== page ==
Google has just released an interesting statement that concerns the online security of us all. The search giant is currently taking aim at fraudulent download buttons, usually found on free software (freeware) pages, thus enhancing their Safe Browsing protection.
More on Social Engineering: Phishing
Google Is Improving Safe Browsing
Once the protection is active, the user should be spared of deceptive embedded content, usually exposing him to malware-related issues. In addition to such buttons, all advertisements prompting users to download missing updates will be eliminated.
This is Google’s statement:
In November, we announced that Safe Browsing would protect you from social engineering attacks – deceptive tactics that try to trick you into doing something dangerous, like installing unwanted software or revealing your personal information (for example, passwords, phone numbers, or credit cards). You may have encountered social engineering in a deceptive download button, or an image ad that falsely claims your system is out of date. Today, we’re expanding Safe Browsing protection to protect you from such deceptive embedded content, like social engineering ads.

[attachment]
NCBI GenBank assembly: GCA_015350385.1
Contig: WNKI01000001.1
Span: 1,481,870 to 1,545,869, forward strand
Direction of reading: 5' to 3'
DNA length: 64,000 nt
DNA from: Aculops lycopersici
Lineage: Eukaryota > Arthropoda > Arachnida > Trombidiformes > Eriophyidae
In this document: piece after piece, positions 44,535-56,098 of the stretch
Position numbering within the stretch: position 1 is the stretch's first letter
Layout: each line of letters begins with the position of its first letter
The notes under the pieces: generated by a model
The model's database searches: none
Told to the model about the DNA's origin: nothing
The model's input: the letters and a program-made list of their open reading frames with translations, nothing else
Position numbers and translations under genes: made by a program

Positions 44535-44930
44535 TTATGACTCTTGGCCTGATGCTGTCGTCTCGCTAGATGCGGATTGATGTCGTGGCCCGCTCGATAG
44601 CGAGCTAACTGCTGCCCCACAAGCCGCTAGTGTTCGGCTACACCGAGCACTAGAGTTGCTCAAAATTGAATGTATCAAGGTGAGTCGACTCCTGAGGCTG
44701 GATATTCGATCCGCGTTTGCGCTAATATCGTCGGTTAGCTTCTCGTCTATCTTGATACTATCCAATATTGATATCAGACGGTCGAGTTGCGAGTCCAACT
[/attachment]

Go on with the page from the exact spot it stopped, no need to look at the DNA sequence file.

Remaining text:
In other words, Google is continuing the war against social engineering that started in November. Any embedded content on a page that pretends to act like a trusted entity or tries to trick users into doing sharing personal information will be deemed unsafe.
This may raise some questions among freeware communities. For instance, if a certain page is consistently flooded with fraudulent embedded content, Google Safe Browsing may warn users by displaying a message. If you own such a site and you get flagged, you should troubleshoot with Search Console, as explained by Google in a blog post.
More information is available on Google’s support page.